2. Get a Second Pair of Hands
A second person can significantly increase speed and efficiency. Have one person stage the next AP while a second surveys the active AP.
3. Use External Battery Packs
Using an external battery to power your APs can save you countless time. Make sure to charge the battery pack to ensure the AP is adequately powered during your survey.
4. Take Safety Seriously
Add some small cones, visibility tape, or small flashing LED lights to surround your staged AP. The added visibility will ensure both you and your equipment are safe during your survey.
5. Verify the Signal Before your Freeze
While surveying one location and freezing the AP, verify the performance is what you predicted before moving on to the next AP location.
6. Consider Industry-Specific Needs
Every vertical is different and has different needs. Here are a few best practices for different verticals when performing an AP on a Stick Survey:
Industrial, Manufacturing and Warehouse Environments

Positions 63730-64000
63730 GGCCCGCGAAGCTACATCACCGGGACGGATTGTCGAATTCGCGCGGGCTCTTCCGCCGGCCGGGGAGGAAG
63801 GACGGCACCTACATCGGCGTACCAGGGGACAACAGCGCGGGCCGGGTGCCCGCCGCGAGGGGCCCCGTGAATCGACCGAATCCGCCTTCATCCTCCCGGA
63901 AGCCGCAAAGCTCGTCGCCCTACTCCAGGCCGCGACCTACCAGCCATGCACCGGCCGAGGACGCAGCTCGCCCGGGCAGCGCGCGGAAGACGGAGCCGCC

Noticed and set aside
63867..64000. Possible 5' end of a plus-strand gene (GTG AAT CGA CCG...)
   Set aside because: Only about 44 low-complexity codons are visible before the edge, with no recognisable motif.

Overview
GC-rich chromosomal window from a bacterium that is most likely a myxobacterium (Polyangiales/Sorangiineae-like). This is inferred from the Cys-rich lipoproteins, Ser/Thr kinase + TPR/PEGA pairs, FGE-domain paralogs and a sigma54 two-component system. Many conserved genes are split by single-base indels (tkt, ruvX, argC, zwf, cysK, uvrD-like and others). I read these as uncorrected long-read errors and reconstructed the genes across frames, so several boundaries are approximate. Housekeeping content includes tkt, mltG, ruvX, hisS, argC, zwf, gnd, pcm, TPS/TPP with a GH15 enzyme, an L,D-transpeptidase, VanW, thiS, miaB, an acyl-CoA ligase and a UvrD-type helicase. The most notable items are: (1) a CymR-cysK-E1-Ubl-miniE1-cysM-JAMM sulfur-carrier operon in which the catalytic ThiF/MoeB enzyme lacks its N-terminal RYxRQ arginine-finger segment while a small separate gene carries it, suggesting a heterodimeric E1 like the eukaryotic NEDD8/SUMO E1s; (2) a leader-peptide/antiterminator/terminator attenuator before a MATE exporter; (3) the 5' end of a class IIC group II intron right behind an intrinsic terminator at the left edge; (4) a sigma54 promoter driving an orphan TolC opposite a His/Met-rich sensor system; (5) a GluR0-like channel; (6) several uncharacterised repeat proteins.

These types of environments present very unique challenges. Not only are there safety considerations (forklifts and large aisles of shelving), but also ceiling heights and mounting options that may go beyond a typical tripod APoS. It’s critical to get the AP in the appropriate placement so that you can ensure RF reaches where the devices are being utilized. In addition, understanding the inventory the warehouse is stocking (if applicable), and what quantity or level of inventory the warehouse is stocking can significantly impact RF attenuation and design considerations.
Enterprise and Office Environments
Enterprise and office environments have some compounding complexities due to BYOD requirements, security, open collaboration spaces, and aesthetic requirements. In addition, interferers such as wireless cameras, cordless phones, or other wireless devices can wreak havoc on your network. AP on a Sick Surveys allow you to identify potential interferers of your network.
The term “mission-critical” takes on a whole new meaning when dealing with life-critical mobile devices. Healthcare is a dynamic environment so understanding your network requirements is critical when designing your network. Validating your network can require a ticket to be submitted to ensure no plenum space is broken, so make sure you have coordinated with facilities and security for access to locations to perform your survey.